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City council delays vote on new food truck regulations

Joshua Baethge,
The Anna-Melissa Tribune
The Melissa City Council met Aug. 25. Members wore face masks in accordance with COVID-19 safety protocols while discussing new regulations for food trucks operating in the city.

MELISSA - The Melissa City Council voted Aug. 26 to table a decision on new food truck regulations until a later date.

The move came after city staff expressed concerns that vendors could use a loophole in the proposed amendments to stay in the same place longer than the city intended.

The food truck regulation proposal was brought before the council in response to feedback from the Planning & Zoning Commission.

Currently, the city’s laws regarding food trucks are somewhat vague.

The goal of the new amendments would be to better prepare for the city’s future growth, which may include food trucks.

Under the proposal, the city would spell out specific health guidelines and a new permitting process. It would also establish a new “Mobile Food Truck/Mobile Food Truck Park” land-use category.

Under the proposal, a food truck that stayed in the same spot for more than three months would be considered permanently stationed. This would require its owner to apply for permanent zoning through the specific use permit process.

City staff and council members were worried about how the city would enforce the three-month limit.

There was some thought that vendors could skirt the spirit of the law by leaving the spot briefly only to quickly return and stay for another three months. Also of concern is the number of food trucks that would be allowed on a specific property.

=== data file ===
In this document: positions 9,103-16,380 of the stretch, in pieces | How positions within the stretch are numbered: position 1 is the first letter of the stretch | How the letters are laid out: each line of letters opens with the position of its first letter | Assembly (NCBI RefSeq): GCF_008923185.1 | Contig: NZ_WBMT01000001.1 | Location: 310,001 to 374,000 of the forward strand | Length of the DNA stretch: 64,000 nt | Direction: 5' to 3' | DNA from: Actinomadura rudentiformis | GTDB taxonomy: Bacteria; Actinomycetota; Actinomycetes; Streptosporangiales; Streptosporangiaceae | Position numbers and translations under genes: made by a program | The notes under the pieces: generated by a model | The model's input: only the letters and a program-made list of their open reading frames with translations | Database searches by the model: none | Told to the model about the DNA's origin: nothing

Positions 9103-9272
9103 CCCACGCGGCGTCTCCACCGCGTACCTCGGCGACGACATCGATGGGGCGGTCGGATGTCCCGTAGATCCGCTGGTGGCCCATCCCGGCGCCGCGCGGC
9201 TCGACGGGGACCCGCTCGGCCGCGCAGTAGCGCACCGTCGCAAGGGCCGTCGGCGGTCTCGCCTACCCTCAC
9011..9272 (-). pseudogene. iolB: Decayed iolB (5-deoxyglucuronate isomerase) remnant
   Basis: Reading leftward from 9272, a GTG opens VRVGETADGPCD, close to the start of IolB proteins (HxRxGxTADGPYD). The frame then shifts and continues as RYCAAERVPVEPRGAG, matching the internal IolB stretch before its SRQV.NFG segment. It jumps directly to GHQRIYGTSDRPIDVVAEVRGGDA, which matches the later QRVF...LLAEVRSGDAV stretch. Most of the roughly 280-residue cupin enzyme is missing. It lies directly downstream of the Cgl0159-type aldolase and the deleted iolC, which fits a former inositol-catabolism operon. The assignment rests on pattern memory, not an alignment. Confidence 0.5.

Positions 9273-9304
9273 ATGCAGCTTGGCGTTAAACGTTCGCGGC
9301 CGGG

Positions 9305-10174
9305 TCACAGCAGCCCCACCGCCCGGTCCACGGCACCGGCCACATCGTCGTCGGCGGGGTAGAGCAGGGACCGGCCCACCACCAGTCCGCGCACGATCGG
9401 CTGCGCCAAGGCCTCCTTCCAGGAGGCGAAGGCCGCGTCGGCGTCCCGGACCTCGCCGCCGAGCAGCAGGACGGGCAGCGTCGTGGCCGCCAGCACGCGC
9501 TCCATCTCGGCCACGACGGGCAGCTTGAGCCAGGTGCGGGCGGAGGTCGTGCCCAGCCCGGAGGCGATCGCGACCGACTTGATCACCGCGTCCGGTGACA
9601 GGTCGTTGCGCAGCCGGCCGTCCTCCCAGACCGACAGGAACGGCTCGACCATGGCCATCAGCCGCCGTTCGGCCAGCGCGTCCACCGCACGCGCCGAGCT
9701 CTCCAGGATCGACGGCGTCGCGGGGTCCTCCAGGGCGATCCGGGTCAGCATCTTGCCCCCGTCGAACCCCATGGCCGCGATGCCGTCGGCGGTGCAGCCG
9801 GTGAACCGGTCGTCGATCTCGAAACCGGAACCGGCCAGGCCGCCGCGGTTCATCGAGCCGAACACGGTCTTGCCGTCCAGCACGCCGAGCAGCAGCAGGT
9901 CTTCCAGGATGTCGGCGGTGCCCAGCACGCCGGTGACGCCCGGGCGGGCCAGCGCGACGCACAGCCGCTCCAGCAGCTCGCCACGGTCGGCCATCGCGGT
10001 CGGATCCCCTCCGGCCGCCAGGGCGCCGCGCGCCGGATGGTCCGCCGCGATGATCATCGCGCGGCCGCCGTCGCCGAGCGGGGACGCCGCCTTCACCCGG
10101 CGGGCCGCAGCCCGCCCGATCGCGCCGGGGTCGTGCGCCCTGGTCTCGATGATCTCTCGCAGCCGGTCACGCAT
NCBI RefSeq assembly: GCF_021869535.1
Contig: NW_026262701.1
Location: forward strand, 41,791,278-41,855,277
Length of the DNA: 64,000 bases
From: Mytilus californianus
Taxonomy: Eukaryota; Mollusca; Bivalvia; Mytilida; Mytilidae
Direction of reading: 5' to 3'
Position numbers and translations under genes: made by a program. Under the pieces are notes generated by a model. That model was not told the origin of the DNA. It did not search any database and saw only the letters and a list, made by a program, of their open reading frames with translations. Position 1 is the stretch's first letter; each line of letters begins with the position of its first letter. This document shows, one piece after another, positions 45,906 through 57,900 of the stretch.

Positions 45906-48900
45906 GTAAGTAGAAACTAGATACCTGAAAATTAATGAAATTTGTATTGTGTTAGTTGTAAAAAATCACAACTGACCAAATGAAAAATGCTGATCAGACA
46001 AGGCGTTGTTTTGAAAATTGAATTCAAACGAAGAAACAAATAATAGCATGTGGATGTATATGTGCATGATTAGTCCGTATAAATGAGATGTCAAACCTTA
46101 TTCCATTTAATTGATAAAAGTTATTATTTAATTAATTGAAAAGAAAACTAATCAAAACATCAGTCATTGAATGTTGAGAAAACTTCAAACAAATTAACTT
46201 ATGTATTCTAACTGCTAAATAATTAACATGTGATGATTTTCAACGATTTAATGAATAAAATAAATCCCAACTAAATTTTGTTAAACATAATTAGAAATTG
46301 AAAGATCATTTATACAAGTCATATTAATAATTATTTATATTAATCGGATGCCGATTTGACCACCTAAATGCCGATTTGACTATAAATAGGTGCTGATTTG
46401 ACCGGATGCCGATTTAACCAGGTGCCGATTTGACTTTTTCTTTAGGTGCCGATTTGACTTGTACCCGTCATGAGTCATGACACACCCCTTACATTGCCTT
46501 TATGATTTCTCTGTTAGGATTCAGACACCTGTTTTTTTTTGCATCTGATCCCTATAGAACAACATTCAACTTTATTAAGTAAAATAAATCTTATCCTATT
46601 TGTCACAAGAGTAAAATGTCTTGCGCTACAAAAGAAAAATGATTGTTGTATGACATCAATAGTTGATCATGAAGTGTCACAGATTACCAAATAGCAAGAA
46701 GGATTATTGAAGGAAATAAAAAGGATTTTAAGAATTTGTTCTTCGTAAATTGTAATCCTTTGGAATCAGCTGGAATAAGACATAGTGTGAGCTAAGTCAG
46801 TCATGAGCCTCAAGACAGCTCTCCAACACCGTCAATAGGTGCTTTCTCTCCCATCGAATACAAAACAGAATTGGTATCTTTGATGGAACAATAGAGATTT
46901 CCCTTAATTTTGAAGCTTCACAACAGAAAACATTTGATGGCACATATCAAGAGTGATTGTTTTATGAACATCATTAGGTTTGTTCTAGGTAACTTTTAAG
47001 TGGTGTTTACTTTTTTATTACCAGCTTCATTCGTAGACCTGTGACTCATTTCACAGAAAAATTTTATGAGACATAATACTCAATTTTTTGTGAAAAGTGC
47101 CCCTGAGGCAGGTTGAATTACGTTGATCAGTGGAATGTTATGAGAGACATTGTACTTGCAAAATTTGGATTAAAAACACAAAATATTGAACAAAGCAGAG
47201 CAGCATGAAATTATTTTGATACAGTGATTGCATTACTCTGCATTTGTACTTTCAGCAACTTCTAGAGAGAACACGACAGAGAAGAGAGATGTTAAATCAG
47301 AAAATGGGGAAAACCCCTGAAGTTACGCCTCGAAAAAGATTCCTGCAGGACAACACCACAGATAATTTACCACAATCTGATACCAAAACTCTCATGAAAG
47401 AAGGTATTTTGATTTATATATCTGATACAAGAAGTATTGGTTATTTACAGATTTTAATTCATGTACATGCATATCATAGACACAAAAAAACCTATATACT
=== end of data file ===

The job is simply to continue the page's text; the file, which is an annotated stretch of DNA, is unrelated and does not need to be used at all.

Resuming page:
Director of Development and Neighborhood Services Tyler Brewer said that after discussing the amendment with the city attorney, city staff recommended that the resolution be tabled until those issues could be addressed.

In the meantime, staff planned to review ordinances from other cities and formulate a solution that would alleviate those issues.

The council agreed and voted unanimously to take the issue up again at a later date.

“I think three months is pretty generous. If that’s consistent with other local nearby ordinances, then I’m OK, but I think I want the reset period to be stretched out a little way,” Place 5 Councilman Craig Ackerman said.

Budget vote set for next month

In what was largely a formality, the city council also voted unanimously Tuesday to conduct a public hearing and vote during the Sept. 8 council meeting on the city’s proposed fiscal year 2020-2021 budget and property tax rate.

The proposal calls for a rate of $0.609238 per $100 of property value. That would be a slight decrease from this year’s $0.609541 per $100 rate.